In 1999, after my second child was born, we moved the business from New York City to western Massachusetts, and some of the Elements team came with us! When my kids were young, we used to bring their classes in for a tour of my studio and teach them how to make jewelry and home goods of their own that they would take home for Father’s Day.
In addition to being a great place to raise our kids (and a closer commute to Brimfield, Massachusetts, where I’d go antiquing with my mom each year), the area was beautiful and inspirational all to itself, between hip sculpture gardens, gorgeous hikes, cross-country skiing and swimming — the picturesque spaces fed my inspiration and made me lean into the nature I love so much.
Nature didn’t just become part of my designs, it became a retreat, a source of joy and replenishment and a religion of sorts. The nature bug and wanderlust were inherited from my dad, who’s always been a gut check for me in business, art and life.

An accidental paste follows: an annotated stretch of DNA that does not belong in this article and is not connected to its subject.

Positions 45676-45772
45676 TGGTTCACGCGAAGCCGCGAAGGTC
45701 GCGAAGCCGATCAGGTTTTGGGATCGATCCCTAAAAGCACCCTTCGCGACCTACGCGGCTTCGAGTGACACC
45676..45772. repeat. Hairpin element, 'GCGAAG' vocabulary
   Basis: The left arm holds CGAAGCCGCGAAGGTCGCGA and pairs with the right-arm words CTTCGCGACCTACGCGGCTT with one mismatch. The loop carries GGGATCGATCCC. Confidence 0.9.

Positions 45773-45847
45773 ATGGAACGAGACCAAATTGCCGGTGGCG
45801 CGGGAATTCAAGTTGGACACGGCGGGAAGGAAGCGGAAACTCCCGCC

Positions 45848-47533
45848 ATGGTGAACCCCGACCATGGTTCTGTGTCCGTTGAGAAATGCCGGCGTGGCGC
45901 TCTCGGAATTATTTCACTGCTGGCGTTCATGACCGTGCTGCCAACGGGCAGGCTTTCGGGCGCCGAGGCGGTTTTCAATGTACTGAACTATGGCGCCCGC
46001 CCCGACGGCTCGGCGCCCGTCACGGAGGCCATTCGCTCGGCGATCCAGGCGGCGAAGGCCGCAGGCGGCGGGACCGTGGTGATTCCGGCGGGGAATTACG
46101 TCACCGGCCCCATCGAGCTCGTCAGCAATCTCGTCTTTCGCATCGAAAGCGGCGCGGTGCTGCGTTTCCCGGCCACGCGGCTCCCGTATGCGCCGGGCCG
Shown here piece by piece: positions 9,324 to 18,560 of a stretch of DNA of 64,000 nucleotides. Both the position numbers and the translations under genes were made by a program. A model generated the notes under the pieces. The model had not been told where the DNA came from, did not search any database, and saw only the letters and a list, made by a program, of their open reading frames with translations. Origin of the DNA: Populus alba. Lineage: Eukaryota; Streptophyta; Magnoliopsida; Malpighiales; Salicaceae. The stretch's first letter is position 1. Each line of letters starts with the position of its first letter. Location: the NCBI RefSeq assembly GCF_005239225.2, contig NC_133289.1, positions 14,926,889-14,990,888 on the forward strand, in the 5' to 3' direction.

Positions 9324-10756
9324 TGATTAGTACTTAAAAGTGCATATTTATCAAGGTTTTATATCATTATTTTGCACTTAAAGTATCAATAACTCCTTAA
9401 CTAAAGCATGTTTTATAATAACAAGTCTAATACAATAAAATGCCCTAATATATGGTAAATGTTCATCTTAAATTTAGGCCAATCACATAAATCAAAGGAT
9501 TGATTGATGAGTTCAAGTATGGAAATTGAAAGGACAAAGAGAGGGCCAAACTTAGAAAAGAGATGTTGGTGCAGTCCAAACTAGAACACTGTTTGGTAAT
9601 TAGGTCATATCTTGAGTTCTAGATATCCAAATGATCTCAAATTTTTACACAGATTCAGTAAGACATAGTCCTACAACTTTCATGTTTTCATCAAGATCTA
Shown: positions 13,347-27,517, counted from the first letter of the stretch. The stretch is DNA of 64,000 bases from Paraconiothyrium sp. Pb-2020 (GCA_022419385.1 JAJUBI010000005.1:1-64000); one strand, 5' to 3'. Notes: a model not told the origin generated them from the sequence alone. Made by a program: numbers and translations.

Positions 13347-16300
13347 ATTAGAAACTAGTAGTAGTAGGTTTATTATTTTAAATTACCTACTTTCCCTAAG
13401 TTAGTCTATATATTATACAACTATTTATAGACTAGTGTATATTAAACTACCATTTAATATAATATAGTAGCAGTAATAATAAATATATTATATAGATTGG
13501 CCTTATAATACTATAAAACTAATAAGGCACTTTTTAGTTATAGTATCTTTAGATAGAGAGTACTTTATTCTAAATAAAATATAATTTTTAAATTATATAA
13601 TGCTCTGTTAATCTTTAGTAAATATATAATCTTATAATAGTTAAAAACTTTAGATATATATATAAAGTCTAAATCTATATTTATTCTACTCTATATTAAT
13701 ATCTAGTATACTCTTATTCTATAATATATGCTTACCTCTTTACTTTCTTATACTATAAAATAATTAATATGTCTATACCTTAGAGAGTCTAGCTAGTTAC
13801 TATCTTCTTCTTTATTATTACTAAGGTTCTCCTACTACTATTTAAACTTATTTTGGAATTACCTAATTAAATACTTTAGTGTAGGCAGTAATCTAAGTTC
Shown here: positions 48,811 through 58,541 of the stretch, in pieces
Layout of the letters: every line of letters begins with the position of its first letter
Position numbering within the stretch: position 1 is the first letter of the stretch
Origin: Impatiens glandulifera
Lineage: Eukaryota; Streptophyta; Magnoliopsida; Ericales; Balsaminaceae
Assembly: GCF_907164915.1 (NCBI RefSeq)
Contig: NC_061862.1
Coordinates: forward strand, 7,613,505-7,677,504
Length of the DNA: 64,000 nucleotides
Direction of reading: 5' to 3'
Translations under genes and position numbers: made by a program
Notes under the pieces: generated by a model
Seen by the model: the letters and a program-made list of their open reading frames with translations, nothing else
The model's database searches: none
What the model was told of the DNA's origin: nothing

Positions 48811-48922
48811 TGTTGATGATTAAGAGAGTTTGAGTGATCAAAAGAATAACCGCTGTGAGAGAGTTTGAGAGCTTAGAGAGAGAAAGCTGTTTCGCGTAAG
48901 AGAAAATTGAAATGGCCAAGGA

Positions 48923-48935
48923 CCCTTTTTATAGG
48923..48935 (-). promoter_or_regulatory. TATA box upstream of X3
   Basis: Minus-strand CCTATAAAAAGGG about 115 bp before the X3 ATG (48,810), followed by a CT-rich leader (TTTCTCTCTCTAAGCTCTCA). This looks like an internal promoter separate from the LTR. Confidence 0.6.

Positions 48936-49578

One of the most challenging parts of this 39-year adventure has been the pursuit of new, creative ways to move about the industry — to avoid feeling stale or out of fashion — moving with the times while maintaining an authenticity that makes my work appealing to customers and fun to create.
You’ve probably heard the saying “where there’s a will, there’s a way” and that “necessity is the mother of invention.”
Both apply to the way I work.
I love using things that are around the house. Perhaps in a sewing kit or an old jewelry box of broken pieces. If you have a box of things you gift wrap with, that’s a great place to start, too. Old buttons are great. Ribbons. Lace. Old fabric scraps and old keys. I also have an affection for the graphic image. Of course, you can find these in many places: on the internet, in magazines, in your old memory book. You can go to your copy shop and make miniature laser copies of old photographs of things you’ve painted and cut them up and start working. I love having a plethora of things around me to work with. I lay them out, picking the part that I’m most attracted to and then another and seeing how they play off each other. That’s how the process starts. And then it goes from there. I do whatever operation needs to happen. If I need to change a color, I use dye or paint it. If something needs connecting, I can do it a number of ways. Glue it; bead it; sew it; string it; jump-ring it; tie it. I just start playing.